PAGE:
Date Archives July 26, 2016

Wait() vs. Sleep()

Wait and sleep method are completely different to each other

  • wait() & notify(): method for inter thread communication.
  • sleep(): introducing small pause during thread execution.

Screen Shot 2016-07-26 at 2.49.35 PM

wait() & notify()

  • wait() method puts a thread on wait
    • For example, in Producer Consumer problem, producer thread should wait if Queue is full or Consumer thread should wait if Queue is empty.
  • notify()  & notifyAll() method is used to wake up waiting thread by communicating that waiting condition is over now
    • For example, once producer thread puts an item on empty queue it can notify Consumer thread that Queue is not empty any more.
    • notify(): wakes up one thread
    • notifyAll(): wakes up all the threads (use this when you are not sure which one to use)
Example...
/*
   Until pizza arrives, eatPiazza will in wait
   If pizzaGuy() executed, it will wake up eatPiazza()
   by using notifyAll();
*/
class MyHouse{
   private boolean pizzaArrived = false;
   
   public void eatPizza(){
      synchronized(this){
         while(!pizzaArrived){
            wait();
         }
      }
      System.out.println("yumyum...");
   }

   public void pizzaGuy(){
      synchronized(this){
         this.pizzaArrived = true;
         notifyAll();
      }
   }
}

sleep()

  • sleep() hold a lock, doesn’t release any lock or monitor while sleeping.
  • When a Thread goes to Sleep it can be either wake up normally after sleep duration elapsed or it can be woken up abnormally by interrupting it.
Example...
/*
   It will print out count string one at a time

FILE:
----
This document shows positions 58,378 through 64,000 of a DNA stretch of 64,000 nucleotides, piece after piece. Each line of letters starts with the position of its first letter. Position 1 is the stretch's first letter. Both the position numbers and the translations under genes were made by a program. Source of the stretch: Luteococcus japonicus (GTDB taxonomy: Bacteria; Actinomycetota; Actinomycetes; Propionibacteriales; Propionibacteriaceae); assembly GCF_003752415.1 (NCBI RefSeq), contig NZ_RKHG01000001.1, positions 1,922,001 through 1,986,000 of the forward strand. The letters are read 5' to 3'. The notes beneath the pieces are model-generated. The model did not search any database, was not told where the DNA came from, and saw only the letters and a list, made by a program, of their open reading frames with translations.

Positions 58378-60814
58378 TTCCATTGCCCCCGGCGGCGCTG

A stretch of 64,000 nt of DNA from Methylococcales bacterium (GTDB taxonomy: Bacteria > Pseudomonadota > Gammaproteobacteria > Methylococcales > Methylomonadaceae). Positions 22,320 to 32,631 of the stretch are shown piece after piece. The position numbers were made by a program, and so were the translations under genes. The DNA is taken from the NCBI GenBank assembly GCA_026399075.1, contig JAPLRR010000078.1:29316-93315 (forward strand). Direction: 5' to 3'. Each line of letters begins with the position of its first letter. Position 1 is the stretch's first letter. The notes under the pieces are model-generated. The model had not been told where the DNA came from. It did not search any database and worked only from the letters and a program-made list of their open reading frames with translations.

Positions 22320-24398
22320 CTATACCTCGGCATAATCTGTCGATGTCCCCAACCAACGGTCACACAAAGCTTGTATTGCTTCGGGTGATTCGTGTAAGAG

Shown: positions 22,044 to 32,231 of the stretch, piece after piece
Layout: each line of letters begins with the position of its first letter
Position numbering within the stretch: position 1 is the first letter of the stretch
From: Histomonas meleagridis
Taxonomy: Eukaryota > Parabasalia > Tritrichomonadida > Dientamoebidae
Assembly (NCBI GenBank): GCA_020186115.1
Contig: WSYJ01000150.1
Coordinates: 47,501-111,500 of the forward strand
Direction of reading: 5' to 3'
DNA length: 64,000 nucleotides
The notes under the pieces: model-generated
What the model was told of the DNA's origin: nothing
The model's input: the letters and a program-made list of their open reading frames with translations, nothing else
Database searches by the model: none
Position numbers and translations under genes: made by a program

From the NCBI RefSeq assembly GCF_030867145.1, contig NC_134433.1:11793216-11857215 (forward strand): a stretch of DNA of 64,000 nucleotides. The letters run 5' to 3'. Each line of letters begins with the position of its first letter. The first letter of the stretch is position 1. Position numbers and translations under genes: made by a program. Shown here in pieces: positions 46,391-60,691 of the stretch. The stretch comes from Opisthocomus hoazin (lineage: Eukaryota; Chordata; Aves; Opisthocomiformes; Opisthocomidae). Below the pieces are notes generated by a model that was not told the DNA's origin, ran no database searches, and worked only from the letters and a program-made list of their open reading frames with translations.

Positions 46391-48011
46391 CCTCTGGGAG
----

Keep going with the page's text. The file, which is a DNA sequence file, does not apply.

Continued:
with a 3 seconds term
*/
public class Example{
   public static void main(String[] args){
      String count[] = ("One","Two","Three","Four","Five");

      for(int i=0; i<count.length;i++){
         Thread.sleep(3000);             // sleep for 3 seconds
          System.out.println(count[i]);  // printout count string
      }
   }
}

Synchronized in Thread

synchronized

  • While running multi-threads, there will be a significant problem when those threads try to use same resource.
    • For example, multiple people try to deposit money into the same account. Let’s say initial balance is $0. If 5 people are accessing at the same time, they all will see $0 as an account balance. Then, after all people’s deposit of $500 each, it will have $500 for total deposit. This is because they accessed at the same time, and they all updated balance as $500. However, the balance should be $2,500.
  • So, lock is needed to avoid other thread trying to use the same resource at the same time.
  • That lock can be done by Synchronized.

There is two ways to use synchronized.

  • Synchronized method
public synchronized /* Method name  */(){
   ...
}
  • Synchronized block
synchronized( /* Object to be shared */ ){
   ...
}

Primitive type vs. Reference type

Primitive vs Reference Type Java

Primitive type

  • Basic types for characters, different kinds of integers, and different kinds of floating point numbers (numbers with a decimal point), and also types for the values true and false – char, int, float, and bool. All of these basic types are known as primitive types.
  • The value of the variable is stored in the memory location assigned to the variable. For example, if an integer variable is declared as “int a = 5″, then when we look at the memory location of “a”, there will be a “5” stored there just as expected.

Reference type

  • You might be confused by all the different terminology used. However, class types, object types, and reference types all mean the exact same thing.